Volkswagen has gotten back into the American luxury market – cautiously – with this year’s brand new Arteon (a combo of two words: ‘art’ and ‘eon’), which is technically a midsized sedan that really does take up a lot of room.
Well, I guess what I should say is that it has a presence. It’s big but it’s not as big or as folksy as the Volkswagen Atlas. There is definitely a style to it. A flair, if you will.
And it is practical. While those German car gurus are aiming straight for the smart-money luxury types on a budget, they also want you to know that this is a sedan that feels right at home at the big box stores or the country fairs or any places where you can’t take hired help because, well, you are the hired help and you aren’t being paid very well.
Consumer Reports, always a reliable source of information because they accept no freebies or offers from anyone, comments “so far we like the upscale driving experience…”. And I tend to agree.
There is more than just a touch of class to this vehicle. From the outside, you see an exterior that truly delivers both a sleek and refined look in whatever color you choose. (Note: With luxury cars, like business suits, exteriors colors tend to be simple and limited, generally colors that will look good on Caucasians. Yes, I said it.)
Inside, the class and refinement are indeed something you can feel. There is ‘leatherette’ on the base trim and real leather on the higher trims, and passenger comfort is top-notch all the way around. Sure, it’s not dripping with luxury, like, say, one of Melania Trump’s gilded cages, but you can feel it and you’ll enjoy it.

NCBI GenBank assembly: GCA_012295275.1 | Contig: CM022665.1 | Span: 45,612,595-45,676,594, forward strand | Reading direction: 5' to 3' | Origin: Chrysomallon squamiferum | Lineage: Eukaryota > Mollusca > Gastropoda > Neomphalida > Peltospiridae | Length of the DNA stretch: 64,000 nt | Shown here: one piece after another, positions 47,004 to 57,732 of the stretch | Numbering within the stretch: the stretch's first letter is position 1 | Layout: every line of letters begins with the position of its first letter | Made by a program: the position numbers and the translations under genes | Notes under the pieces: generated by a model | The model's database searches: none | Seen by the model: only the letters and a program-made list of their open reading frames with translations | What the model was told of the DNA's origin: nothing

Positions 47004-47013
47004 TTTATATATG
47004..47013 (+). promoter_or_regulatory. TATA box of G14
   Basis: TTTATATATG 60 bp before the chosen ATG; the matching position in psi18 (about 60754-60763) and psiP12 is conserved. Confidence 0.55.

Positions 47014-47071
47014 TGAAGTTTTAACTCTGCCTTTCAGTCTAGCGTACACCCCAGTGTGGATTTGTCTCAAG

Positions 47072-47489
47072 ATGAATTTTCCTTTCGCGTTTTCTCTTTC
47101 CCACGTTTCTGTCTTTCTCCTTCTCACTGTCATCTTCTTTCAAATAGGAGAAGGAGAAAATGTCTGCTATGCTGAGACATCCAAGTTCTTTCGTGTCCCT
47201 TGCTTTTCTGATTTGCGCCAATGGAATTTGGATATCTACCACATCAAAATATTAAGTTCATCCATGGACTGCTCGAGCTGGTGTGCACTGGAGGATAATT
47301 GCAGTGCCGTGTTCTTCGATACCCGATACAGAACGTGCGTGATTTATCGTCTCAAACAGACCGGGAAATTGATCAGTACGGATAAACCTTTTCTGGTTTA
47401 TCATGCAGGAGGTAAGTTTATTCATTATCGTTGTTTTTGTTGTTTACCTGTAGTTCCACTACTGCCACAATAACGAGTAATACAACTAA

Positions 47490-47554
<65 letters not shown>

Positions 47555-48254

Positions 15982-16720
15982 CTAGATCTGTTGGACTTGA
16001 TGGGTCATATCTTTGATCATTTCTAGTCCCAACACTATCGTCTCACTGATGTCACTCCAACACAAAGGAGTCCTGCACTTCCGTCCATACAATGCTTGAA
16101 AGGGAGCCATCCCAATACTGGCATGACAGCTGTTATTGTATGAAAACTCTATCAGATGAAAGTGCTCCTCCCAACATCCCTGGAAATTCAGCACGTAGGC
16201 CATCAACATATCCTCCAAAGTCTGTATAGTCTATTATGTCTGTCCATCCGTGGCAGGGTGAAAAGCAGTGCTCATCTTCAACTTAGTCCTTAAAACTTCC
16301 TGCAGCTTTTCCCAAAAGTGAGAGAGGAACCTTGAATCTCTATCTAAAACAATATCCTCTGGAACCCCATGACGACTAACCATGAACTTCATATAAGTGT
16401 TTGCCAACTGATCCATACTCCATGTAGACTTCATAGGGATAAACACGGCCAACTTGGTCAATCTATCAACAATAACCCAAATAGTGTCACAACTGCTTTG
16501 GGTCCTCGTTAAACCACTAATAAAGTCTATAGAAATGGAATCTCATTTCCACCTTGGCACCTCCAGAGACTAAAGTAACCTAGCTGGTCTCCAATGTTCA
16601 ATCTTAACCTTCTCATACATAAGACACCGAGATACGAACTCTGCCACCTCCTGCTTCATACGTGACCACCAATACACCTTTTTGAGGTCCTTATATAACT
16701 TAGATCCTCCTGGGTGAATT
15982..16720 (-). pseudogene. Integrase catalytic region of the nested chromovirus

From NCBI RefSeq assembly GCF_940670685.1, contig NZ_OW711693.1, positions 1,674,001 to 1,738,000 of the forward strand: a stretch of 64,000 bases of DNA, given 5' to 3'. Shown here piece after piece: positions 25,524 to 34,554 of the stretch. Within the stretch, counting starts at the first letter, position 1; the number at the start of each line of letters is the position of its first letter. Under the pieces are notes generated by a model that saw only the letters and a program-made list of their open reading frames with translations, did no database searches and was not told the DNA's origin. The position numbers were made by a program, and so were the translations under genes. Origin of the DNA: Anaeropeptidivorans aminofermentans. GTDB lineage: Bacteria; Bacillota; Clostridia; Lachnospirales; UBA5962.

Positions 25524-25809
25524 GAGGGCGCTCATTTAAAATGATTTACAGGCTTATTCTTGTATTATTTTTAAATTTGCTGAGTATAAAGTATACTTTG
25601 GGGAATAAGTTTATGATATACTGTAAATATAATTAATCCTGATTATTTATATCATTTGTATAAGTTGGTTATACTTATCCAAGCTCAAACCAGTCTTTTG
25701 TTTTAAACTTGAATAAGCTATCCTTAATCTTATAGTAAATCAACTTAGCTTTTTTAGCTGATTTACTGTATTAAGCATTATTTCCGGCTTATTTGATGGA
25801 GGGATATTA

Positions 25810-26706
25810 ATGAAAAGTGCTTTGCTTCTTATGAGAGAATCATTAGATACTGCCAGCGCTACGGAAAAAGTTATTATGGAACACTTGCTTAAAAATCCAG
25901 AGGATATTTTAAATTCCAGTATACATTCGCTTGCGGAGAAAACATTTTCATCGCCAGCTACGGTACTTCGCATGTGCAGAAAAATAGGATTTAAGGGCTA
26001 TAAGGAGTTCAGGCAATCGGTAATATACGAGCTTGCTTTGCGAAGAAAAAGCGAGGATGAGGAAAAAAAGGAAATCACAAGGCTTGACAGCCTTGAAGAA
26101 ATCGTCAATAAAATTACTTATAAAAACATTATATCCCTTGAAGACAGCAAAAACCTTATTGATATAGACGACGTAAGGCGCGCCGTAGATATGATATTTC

Handling and cornering on the Arteon are impressive. Not that you’ll want to race this car, but if you do feel like taking off your girdle and letting the breeze flow through your hair, the Arteon can handle it. Well, let me back up: Consumer Reports actually did take the Arteon on a racetrack and said it handled rather well. So there you go…
Consumer Reports also says “….. but (we do) not (like) the harsh engine sound.” All trims come with a 2.0-liter turbocharged four-cylinder engine offering 268 horsepower and 258 pound-feet of torque. All have standard automatic transmissions and all but the base SE trim come standard with All-Wheel Drive. Yeah, it’s a bit rough for a luxury car, but on any other car, I’m not sure you would notice it too much, especially in the festive gay parts of town.
There is a utilitarian aspect to the Arteon as well. The boot has a lot of room and acts more like a hatchback than many other rear-ends, thus allowing you to put many of your big box store purchases inside without too much fuss. Of course, many of you will be putting your Prada or other baggage back there and may never actually touch it, so think of how nice it will be for the bellman to handle.
“Overall, it’s worth a look if you want something nicer than the typical family sedan but can’t afford a luxury-branded model,” according to Edmunds.com, and I agree with that. There is an appeal here and it is luxurious but it’s not so high-priced and exclusive that you fear bringing a Diet Coke or Dilly Bar into the cabin.
Like Goldilocks, the Arteon may be just right for you.